Iowa Board of Regents must commit to transparency

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The state Board of Regents must reject a proposal to reduce the number of the board’s public meetings to the minimum required by state law.

Recoiling from the public’s view and restricting public access to board discussion is the opposite of the approach necessary to rebuild the public’s trust.

Documents obtained by The Gazette indicate the board expects to vote next month on a new meeting schedule and structure that would reduce the number of full board meetings — which have numbered seven or eight in recent years — to four, and to move committee meetings to a separate schedule.

Instead, regents should opt for a more robust meeting schedule and keep committee meetings linked with board meetings to increase public access to their public work.

We share former regent Bob Downer’s concern that “for what is now approaching a $5 billion enterprise, four meetings a year would not be adequate.”

In addition to potentially delaying board decisions about construction and other time-sensitive projects, the proposal appears to further stifle public awareness of and comment on board action.

That’s not a wise move for any public board, but especially foolhardy for one so stained in recent years by public perceptions of inside deals and closed-door activities.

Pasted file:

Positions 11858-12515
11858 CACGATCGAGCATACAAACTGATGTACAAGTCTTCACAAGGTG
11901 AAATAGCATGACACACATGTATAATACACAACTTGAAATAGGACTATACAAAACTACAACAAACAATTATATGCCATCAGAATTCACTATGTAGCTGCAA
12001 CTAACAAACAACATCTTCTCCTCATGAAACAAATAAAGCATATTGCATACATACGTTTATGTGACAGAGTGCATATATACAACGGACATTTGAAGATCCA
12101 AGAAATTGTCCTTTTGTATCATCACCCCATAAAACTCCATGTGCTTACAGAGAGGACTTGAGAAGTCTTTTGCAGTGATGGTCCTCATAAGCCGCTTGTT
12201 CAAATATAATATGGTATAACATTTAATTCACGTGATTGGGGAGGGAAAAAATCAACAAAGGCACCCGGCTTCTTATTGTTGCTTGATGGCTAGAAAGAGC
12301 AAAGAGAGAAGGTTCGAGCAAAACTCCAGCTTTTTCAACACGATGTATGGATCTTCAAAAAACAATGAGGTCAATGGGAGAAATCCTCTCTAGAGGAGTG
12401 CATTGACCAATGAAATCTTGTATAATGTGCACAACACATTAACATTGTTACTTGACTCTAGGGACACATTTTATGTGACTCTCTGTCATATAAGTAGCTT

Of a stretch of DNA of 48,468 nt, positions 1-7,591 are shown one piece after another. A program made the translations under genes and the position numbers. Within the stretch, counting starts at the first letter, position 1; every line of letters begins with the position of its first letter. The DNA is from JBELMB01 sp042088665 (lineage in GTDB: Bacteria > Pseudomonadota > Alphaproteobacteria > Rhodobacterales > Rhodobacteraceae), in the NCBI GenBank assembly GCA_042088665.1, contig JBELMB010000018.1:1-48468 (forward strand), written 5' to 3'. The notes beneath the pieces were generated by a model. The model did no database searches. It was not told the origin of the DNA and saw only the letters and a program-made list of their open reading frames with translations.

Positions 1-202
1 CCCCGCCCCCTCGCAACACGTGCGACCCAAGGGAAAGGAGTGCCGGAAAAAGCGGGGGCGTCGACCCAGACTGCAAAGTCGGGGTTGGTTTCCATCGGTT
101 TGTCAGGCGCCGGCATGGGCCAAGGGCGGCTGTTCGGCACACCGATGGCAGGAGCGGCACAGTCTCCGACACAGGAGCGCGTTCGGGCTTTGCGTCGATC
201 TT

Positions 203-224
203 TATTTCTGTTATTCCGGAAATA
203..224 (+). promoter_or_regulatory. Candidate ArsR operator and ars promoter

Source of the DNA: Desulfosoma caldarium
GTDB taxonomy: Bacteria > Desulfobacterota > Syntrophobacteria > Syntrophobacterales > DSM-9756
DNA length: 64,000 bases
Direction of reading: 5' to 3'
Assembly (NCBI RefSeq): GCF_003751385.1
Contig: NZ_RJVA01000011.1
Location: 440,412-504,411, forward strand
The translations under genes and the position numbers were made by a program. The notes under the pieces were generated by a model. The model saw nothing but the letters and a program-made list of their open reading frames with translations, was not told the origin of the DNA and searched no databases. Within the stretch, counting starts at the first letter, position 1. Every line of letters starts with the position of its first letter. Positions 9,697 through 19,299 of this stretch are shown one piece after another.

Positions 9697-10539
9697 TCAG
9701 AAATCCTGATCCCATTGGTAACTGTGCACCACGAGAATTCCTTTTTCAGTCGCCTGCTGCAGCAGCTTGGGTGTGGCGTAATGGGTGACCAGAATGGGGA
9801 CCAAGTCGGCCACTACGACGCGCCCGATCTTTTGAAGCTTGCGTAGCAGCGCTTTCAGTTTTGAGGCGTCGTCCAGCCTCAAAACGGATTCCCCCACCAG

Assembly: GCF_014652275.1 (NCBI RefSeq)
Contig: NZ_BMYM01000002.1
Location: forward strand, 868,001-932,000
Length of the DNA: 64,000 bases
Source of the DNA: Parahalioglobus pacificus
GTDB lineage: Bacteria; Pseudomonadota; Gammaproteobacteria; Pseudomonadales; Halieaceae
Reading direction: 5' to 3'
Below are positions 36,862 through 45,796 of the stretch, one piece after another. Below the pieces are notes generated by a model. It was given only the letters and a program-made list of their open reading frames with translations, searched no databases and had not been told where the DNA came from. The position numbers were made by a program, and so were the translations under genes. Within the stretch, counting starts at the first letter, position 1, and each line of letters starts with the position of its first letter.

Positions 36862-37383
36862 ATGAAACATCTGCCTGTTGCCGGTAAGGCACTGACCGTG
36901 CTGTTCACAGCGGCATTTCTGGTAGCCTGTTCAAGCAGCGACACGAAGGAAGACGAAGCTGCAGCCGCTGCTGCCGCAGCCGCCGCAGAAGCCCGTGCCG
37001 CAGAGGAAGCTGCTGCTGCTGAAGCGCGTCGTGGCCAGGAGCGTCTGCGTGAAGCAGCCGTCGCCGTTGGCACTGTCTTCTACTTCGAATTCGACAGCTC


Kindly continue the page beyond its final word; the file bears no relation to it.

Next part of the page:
Questionable actions by regents during the hiring of University of Iowa President Bruce Harreld have led to sanctions from the American Association of University Professors and spurred two lawsuits.

More recently The Gazette learned that Gov. Terry Branstad met with one of his key political donors, Mike Richards, about “a possible appointment” days before Regent Mary Andringa submitted her letter of resignation. Two days after that letter arrived, Branstad appointed Richards to fulfill the remaining five years of Andringa’s term, effectively ending any public application process.

Amid charges they did too little to retain outgoing University of Northern Iowa President Bill Ruud, the regents now will embark on another nationwide presidential search.

The only way to repair the board’s reputation is to recommit to transparency, openness and responsiveness to the public’s concerns about the board.

Further limiting the public’s access to the public’s business seems an odd place to start.

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